The government’s 25 Year Environment Plan commits us to reducing consumption of water by setting an ambitious personal consumption target. MHCLG will continue to work closely with Defra, who are the lead government department on matters of water supply, to monitor the evidence base on how the existing optional standard is being implemented, and consider options for future revisions of Part G of the Building Regulations. Any future options should take into account the evidence of current and predicted future water supply shortages.
12.Before publication of the revised National Policy Planning Framework it should be updated to require SuDS in all new developments. Guidance on how to build SuDS to an adoptable standard should also be produced.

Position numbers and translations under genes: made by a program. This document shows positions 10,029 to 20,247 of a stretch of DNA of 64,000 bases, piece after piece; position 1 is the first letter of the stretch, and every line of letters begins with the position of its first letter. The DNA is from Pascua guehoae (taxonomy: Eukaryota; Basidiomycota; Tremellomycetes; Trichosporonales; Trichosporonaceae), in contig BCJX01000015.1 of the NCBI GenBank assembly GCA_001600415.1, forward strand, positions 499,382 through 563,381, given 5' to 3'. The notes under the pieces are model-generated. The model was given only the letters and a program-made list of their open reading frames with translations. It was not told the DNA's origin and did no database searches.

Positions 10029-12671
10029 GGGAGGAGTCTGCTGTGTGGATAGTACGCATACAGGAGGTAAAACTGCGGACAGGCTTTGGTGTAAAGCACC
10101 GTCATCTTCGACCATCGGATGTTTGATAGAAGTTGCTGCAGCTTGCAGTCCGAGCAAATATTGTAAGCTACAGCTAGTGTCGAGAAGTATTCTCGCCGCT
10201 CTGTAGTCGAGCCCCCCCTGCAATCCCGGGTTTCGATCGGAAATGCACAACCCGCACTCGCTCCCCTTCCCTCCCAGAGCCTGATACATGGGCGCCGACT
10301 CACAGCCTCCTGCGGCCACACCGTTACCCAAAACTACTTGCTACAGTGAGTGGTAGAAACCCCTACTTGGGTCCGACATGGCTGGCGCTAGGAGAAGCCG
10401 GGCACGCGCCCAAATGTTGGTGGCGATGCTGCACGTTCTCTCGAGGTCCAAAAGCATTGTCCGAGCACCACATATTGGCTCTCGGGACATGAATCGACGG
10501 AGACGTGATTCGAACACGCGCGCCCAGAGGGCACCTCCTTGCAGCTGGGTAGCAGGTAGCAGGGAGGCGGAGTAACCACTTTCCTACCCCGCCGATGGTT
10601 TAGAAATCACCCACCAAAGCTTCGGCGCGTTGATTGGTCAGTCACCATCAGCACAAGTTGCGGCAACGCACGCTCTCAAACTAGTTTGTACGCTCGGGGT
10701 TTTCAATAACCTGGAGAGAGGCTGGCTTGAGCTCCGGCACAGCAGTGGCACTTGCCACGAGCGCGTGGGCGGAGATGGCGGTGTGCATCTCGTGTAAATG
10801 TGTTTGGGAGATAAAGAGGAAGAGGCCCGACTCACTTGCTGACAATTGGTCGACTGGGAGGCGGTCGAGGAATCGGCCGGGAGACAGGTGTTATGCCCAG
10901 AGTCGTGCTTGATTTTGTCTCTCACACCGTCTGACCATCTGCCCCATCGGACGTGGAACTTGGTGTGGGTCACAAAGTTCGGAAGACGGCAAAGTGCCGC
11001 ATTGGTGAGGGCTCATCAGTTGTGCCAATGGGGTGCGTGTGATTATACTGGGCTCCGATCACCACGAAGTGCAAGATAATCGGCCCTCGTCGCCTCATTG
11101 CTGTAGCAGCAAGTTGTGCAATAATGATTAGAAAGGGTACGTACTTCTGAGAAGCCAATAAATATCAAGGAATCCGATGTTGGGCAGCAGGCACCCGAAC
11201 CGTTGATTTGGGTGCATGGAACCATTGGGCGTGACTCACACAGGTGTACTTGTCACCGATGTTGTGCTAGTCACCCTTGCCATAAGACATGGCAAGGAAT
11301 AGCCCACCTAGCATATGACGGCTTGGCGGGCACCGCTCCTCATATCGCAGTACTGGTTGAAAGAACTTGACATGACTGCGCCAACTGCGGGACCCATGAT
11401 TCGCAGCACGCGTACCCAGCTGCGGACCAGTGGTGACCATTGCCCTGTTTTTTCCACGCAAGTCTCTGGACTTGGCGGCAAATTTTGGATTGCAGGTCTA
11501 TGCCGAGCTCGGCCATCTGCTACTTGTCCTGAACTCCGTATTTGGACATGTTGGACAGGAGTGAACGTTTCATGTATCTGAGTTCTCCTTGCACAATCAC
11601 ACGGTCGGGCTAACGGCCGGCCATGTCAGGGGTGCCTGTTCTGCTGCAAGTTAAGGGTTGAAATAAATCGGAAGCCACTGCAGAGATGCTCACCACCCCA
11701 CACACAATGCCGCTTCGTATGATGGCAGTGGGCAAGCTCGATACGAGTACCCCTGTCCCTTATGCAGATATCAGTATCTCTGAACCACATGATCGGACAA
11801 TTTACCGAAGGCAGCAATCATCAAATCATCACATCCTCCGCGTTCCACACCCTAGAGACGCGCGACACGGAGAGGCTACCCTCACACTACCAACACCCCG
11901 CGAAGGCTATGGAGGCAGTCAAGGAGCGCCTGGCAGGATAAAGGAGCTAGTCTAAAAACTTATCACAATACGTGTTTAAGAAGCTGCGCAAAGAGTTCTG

National planning policy is clear that local planning authorities should ensure that priority is given to the use of SuDS (Sustainable Drainage Systems) in all developments in areas at risk of flooding, unless demonstrated to be inappropriate. The revised Framework now incorporates strengthened policy to ensure sustainable drainage systems are provided in all major developments, unless demonstrated to be inappropriate, and includes the requirements for such Sustainable Drainage Systems. We have made clear in the planning guidance that supports the National Planning Practice Framework that the policy applies to areas at risk from all sources of flooding, including from surface water, overwhelmed sewers and drainage systems.